Not to start a review by calling out a peeve of mine, but: When your album jumps in sounding like a bad edit, there had better be something there that makes me forget about it. Inside the World Machine from Soundchaser kicks me right in the peeve at the start of its hour-plus run before settling into a industrial dronespace that does its best to help me forget about that gaffe. (As always, said gaffe may be quite on purpose and is only a gaffe to my ears.) What follows is a workable exercise in drone, a long beatless drift that maintains a hissing base and a fairly dark tone while it slowly morphs its tonal shape. Artist George De Bruin skillfully handles the piling up and breaking down of layers of sound as he goes along, and in doing creates a balance of truly gritty, harsh industrial textures and less dense, somewhat more floaty passages—there’s never an actual calm moment here, just places where the sound is less assaultive. That being said, I never find myself being compelled to listen, and although I know I’m listening to drone, I kept wanting something interruptive to happen, some shift to something bigger or even more sparse. Either direction would suffice. De Bruin’s work does take on the hypnotic quality we expect from drone, but for me just lacks for those attention-retaining moments. There is a second, “melodic” mix of the track which does much of the same, but with a distinctly brighter tone. (It also fades in more gracefully than the first.)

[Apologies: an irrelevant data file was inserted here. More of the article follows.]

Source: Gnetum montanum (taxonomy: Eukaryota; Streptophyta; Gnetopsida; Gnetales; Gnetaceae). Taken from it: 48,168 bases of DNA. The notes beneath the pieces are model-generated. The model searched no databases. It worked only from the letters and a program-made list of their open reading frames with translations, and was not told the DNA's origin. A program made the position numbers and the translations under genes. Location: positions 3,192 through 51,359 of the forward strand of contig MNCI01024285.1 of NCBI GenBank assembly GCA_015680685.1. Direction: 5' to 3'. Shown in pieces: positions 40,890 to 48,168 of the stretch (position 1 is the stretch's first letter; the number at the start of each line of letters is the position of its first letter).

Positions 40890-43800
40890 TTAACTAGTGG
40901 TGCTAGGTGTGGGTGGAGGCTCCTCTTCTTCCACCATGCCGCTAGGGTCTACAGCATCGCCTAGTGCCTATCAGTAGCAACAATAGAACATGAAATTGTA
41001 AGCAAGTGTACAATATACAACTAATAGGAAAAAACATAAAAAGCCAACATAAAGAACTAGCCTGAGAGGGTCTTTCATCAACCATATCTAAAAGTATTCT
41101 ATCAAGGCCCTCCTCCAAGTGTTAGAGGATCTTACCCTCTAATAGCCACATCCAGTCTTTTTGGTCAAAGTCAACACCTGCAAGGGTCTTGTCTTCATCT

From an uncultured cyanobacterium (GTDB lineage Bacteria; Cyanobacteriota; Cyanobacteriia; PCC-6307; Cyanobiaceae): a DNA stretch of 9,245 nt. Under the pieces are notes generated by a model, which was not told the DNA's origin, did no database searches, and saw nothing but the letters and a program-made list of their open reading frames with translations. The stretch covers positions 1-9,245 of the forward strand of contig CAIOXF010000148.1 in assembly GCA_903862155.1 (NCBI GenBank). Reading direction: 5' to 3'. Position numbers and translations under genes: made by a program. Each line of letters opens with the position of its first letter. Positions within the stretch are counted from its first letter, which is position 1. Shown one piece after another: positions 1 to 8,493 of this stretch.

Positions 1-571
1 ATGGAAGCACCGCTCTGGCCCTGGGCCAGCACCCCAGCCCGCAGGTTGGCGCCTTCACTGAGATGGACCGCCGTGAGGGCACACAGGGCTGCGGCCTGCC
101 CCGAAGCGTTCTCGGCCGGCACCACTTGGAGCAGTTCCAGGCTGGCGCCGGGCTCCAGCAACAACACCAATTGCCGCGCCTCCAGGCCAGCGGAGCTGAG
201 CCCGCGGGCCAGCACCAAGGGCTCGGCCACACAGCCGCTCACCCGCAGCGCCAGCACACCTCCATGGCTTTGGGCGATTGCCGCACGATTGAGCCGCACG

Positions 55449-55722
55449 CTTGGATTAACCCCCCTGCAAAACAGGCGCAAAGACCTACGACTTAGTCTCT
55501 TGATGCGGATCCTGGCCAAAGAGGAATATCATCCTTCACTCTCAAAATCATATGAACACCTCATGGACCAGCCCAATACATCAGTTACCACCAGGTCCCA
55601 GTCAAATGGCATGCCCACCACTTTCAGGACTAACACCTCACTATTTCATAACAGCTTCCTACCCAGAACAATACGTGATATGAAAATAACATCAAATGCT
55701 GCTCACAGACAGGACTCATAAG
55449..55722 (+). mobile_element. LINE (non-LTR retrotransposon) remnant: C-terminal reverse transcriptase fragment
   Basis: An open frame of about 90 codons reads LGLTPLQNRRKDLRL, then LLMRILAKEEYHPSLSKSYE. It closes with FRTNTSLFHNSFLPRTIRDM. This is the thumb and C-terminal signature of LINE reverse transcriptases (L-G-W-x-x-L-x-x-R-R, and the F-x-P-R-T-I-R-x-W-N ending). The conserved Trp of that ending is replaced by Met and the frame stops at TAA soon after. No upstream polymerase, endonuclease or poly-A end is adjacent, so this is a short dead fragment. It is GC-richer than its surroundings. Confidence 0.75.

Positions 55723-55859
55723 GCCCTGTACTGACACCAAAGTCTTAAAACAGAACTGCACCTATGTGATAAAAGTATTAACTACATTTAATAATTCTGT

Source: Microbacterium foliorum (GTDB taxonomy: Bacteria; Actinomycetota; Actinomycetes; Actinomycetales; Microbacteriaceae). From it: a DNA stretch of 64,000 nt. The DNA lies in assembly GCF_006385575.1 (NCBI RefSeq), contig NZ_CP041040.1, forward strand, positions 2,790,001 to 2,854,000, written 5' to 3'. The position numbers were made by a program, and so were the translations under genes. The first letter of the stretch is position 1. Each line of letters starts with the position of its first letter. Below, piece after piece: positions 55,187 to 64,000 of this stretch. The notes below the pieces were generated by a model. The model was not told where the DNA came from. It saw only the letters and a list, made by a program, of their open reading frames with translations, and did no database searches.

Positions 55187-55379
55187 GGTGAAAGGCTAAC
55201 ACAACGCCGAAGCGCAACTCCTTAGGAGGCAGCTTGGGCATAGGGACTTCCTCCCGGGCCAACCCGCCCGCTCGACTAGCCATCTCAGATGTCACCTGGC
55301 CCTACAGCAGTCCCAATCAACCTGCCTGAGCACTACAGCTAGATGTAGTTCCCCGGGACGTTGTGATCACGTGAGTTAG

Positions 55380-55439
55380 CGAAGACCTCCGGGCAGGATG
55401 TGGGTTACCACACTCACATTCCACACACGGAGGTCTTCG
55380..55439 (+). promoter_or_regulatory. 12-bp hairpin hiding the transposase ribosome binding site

Those who appreciate drone more than I may find more going on here. I think there’s good work going on, but it’s not squarely in my noise wheelhouse.
Available from Cerebral Audio.